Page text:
written by Mike Shea on 2 October 2000
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Among the most confusing elements of home theater, the subject of audio decoding methods stands the tallest. The market hype of the home theater industry will try to sell you on dozens of different "standards", but only a couple of them are really important when it comes to the quality of your home theater. If you are new to home theater and need an objective guide to the different audio formats, this article is for you.
There are basically three formats on the market right now that are of significance. Dolby Pro-Logic, Dolby Digital and DTS. You will find these logos on the front of many receivers and DVD players alike.
Dolby Pro-Logic. is probably the oldest of the true audio decoding schemes. Also known as Dolby Surround, this audio format takes a normal stereo signal and split it to include the center and surround channels. Because of the backward compatibility with original two channel sound, Dolby Pro-Logic is the most widely used but the least powerful of all the surround sound decoding methods. Originally receivers included this for a high price, but now every home theater receiver on the market includes Dolby Pro-Logic. For a more detailed look at this format, see the Dolby Pro Logic homepage from Dolby.
Dolby Digital 5.1 is a new format that has become more popular with the coming of DVD. This audio format offers any number of dedicated channels up to five main channels and one low frequency effect channel. Dolby Digital is the most popular current decoding method for DVDs and offers the following improvements on movie soundtracks:
If you are buying a new home theater receiver, make sure it includes Dolby Digital 5.1. For more information on purchasing home theater equipment, see the Home theater 101 guide, the Home theater for Cheap guide.
DTS is a competitor of Dolby Digital. It also offers a five channel plus low frequency effect channel, but it is not compatible with the Dolby Digital soundtrack. The marketing babble that comes out of DTS says that it uses a lower form of compression which gives you a better overall sound for your movies. I personally have not found this to be the case. Listening to both DTS and Dolby Digital versions of the film gave me little sense that one was better than the other. Dolby Digital or DTS can both sound excellent or shoddy depending on the quality of the soundtrack. Regardless, I certainly recommend getting DTS compatible equipment for both your DVD player and your receiver since the cost is minimal. Many DVDs now come with both Dolby Digital 5.1 soundtracks and DTS 5.1 soundtracks, letting you pick the version to listen to. One interesting side note, Dolby Digital includes a signal compression feature for late night viewing that DTS does not. This allows you to hear dialog and quiet scenes at their normal volume while louder scenes are suppressed.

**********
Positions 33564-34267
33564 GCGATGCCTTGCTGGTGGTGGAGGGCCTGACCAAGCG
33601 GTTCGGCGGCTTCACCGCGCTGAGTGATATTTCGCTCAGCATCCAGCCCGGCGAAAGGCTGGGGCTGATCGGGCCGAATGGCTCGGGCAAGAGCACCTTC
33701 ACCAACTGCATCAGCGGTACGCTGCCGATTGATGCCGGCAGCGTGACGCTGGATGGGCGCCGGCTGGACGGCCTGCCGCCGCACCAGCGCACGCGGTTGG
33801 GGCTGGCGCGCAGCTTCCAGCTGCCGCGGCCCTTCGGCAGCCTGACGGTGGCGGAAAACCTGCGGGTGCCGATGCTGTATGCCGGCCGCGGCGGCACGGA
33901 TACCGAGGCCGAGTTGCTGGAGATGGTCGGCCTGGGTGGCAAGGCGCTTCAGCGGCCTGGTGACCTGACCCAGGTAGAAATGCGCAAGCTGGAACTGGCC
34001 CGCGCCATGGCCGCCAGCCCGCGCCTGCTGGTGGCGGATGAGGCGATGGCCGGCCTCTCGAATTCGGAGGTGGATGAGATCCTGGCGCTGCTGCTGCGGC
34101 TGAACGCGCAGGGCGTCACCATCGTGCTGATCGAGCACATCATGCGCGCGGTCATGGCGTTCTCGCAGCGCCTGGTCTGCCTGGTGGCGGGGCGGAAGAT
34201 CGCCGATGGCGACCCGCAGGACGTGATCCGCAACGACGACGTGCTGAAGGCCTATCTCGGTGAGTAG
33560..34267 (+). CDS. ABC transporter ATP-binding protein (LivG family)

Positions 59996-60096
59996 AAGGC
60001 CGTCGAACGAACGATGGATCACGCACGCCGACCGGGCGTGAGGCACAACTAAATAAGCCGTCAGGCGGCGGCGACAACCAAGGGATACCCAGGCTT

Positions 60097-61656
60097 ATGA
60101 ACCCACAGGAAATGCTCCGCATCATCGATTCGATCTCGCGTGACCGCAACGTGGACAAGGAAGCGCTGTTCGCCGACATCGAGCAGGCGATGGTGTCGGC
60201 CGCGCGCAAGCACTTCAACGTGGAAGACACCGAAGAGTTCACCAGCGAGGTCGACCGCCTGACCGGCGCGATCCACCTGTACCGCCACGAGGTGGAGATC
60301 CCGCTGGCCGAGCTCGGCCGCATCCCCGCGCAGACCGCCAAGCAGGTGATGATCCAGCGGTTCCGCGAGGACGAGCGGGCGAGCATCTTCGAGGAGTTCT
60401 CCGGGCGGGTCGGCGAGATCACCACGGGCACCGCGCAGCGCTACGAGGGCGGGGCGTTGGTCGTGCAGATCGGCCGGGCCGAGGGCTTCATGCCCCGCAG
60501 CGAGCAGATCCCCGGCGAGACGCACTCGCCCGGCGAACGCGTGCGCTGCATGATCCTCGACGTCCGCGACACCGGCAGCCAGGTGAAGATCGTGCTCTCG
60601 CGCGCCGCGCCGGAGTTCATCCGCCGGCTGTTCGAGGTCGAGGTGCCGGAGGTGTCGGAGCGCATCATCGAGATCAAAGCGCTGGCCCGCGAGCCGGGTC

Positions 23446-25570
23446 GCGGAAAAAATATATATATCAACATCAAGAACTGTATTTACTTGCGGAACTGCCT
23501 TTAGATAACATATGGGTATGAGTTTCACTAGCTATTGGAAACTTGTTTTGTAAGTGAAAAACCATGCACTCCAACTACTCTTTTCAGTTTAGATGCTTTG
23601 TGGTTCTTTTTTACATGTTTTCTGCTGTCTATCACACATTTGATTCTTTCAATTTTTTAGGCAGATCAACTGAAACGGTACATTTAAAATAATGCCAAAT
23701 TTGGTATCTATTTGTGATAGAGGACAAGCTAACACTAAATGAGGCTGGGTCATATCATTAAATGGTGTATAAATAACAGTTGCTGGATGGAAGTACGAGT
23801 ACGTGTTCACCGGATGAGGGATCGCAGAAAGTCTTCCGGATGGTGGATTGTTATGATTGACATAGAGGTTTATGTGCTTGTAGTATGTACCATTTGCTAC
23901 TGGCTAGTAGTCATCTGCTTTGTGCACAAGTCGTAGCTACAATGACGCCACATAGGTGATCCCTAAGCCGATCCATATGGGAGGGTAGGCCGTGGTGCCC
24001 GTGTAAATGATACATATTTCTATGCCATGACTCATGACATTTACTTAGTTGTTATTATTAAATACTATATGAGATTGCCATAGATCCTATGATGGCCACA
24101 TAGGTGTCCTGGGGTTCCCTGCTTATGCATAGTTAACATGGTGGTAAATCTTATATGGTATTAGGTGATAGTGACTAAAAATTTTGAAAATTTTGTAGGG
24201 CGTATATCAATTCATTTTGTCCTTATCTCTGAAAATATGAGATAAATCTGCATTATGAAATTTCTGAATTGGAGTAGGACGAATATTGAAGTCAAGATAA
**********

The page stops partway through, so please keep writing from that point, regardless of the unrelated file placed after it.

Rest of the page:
No home theater trend is more misunderstood than THX. THX is a seal of approval for equipment and software, but not a particular decoding algorithm like Dolby Digital or DTS. There are detailed technical specifications applied to equipment or software in order for it to be THX certified. When you buy a THX certified piece of equipment, you are guarenteeing that this piece of equipment meets the THX standards. Here's an example of the specifications:
It is important to realize that there are many pieces of high quality equipment that do not meet THX standards. For example, the Skywalker ranch sound studio uses non-THX certified B&W 802 speakers to monitor THX certified recordings. THX certification is not something that one should require when purchasing equipment. Because of the high cost, I do not recommend the purchase of THX certified equipment.
Recently, Lucasfilm created a new lower standard for equipment known as THX-select and renamed the original standard to THX Ultra. The only difference between the two specs is the size of the room.
Recently, there has been two new formats, Dolby Digital EX, and DTS-ES. This decoding method first came to light with the theatrical release of Star Wars Episode 1. Immediately, the home theater industry spoke up about this format. Many home theater enthusiasts complained about the need to purchase new equipment while the industry started making "EX Compatible" equipment. DTS jumped on board with DTS-ES, a similar effort.
This decoding method works by taking the two rear channels of a Dolby Digital 5.1 soundtrack and run them through a Dolby Prologic-like decoder. This builds a third channel of sound from the two surround channels, which is sent to one or two amplifiers and speakers positioned behind the primary viewing position.
A few new receivers and decoders are hitting the market with Dolby Digital EX and DTS/ES decoding as well as some newer DVDs.My recommendation is to only include Dolby Digital EX as a required feature on receivers above $700. While it is still not a full requirement for a good home theater, more and more DVDs are including rear center channel information.
Within this plethora of acronyms, there are only a couple that are important when purchasing a home theater system. Dolby Digital 5.1 is the most important multi-channel decoding scheme used today for DVDs. Make sure whatever receiver you get has the ability to natively decode Dolby Digital 5.1. DTS is the second most used format, and it is cheap enough to purchase equipment with DTS compatibility that it is worth getting. DTS ES and Dolby Digital EX are becoming more popular but mainly for more expensive receivers. They are not required but if you can afford them, they may be worth getting.
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